The problem is that every group has its own energy and every GM has their own creative workflow. Indeed, before we even address the question of what constitutes a ‘creative workflow’ we need to recognise that while some groups are happy taking action and driving their own narratives, other groups will be much happier sitting back and allowing GMs to narrate a story around them. Back in the day, we would have said that the first group were simply better or more experienced players but my time in the hobby inclines me to think that this is as much a reflection of personality as it is of experience. Either way, a group of people who are happy to have a story told to them are going to want something very different from a scenario than a group that wants to create its own stories. There is no such thing as a one-size fits all published scenario. Even the greatest and most legendary of campaigns is likely to fall flat if your group don’t vibe with the type of story that a campaign contains.
Moving beyond the players to the people running the games, I think that different GMs have different levels of comfort with the idea of a mutable text. Even GMs who do enjoy improvising will sometimes struggle to deal with groups that depart too violently from narratives laid out in published materials and some people do not want to improvise at all. Indeed, if you look at your average published dungeon crawl you will find very little room for ambiguity or the kinds of mutable narratives that are unlikely to survive initial contact with a group of players determined to pursue their own goals and create their own stories. I am even tempted to say that the emergence of a non-traditional RPG scene has allowed traditional RPG designers to double-down on the use of linear narratives. After all, if you want your players to assume control over the narrative, why not play a game that explicitly gives them narrative powers?
The best RPG sessions I have ever run were those in which the players were free to explore and engage with the things that were of interest to them. While it would be impossible to produce a published scenario that allowed for every possible narrative swerve groups throw at their GMs, it should be possible to produce published adventures rich enough to encourage player agency whilst supporting a GM’s ability to deal with that freedom. This is what I mean when I talk about my personal sweet-spot for adventure design and I find it really interesting that so few scenarios and campaigns have any interest in positioning themselves anywhere near it.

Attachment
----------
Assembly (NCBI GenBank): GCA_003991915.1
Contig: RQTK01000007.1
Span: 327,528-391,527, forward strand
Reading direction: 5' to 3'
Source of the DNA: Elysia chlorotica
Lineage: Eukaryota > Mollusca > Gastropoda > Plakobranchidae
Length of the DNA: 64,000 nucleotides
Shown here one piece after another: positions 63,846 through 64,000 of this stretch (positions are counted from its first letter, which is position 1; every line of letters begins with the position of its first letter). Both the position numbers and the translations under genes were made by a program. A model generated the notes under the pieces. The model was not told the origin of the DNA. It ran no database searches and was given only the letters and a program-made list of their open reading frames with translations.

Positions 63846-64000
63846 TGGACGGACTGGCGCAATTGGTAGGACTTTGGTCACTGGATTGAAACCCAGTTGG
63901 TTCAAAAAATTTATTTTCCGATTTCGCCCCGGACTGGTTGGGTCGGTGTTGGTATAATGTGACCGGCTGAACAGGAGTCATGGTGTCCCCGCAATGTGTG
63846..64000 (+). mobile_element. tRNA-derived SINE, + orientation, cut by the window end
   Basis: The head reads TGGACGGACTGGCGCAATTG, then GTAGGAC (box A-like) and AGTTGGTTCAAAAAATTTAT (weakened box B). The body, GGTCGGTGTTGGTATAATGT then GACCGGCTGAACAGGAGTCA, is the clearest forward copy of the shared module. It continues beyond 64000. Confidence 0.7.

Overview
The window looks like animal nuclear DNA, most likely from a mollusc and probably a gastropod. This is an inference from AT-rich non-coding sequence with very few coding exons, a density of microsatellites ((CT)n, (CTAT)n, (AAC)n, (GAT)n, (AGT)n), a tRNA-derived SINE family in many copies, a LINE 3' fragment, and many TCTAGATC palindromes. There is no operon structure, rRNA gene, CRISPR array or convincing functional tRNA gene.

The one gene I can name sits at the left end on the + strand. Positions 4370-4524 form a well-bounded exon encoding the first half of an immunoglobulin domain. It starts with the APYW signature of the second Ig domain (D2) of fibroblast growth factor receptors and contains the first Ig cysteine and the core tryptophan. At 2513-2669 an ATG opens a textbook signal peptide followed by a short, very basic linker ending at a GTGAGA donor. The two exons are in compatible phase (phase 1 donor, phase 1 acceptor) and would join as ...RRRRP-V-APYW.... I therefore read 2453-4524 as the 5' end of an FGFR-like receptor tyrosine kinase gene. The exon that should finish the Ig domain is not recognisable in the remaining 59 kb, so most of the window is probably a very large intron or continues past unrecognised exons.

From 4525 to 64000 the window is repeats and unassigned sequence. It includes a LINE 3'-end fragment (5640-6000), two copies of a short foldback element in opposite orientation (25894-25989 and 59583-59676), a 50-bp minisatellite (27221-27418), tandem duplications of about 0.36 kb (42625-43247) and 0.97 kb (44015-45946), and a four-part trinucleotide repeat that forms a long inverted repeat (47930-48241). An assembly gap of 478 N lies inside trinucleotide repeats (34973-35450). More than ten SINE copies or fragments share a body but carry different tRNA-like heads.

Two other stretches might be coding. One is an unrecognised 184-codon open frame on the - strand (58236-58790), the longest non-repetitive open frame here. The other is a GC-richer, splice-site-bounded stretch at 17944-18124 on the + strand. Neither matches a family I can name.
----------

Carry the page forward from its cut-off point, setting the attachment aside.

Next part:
Reflecting on this point, I tried to remember which (if any) published adventures manage to get that balance right and while my first thoughts went to Gary Gygax’s The Village of Hommlet (opening chapter of his famous Temple of Elemental Evil module) I then remembered the first supplement put out in support of the original French edition of Nephilim.
Tickets Please is a self-contained Call of Cthulhu adventure that is part of Type40’s ‘Adventure Seed’ series of scenarios. Like the other instalments in the series, Tickets Please is short and relies on superior production values to convince buyers that a series of really quite sparse notes are actually a viable adventure.
The Drooler in the Dark is a 5-page PDF designed to function as long-term background colour for an on-going campaign with a fixed location. Originally written in 1992 by Michael LaBossiere, the text has been updated a number of times including for the 7th edition of Call of Cthulhu. It can be downloaded from DriveThruRPG for free but the pay-what-you-want suggested contribution is 50 cents.
First published in 2020, written by Bridgett Jeffries with editing and layout work by Jared Smith, Sorrow in Tsavo is a single-session Call of Cthulhu adventure set in 1890s Colonial Africa. The PDF is 43-pages long and includes six pre-generated characters with specific ties to the story so it cannot be easily integrated into a campaign. Thoughtfully written and full of lovely touches, Sorrow in Tsavo is undoubtedly one of the best recent Call of Cthulhu adventures I have discovered on DriveThruRPG.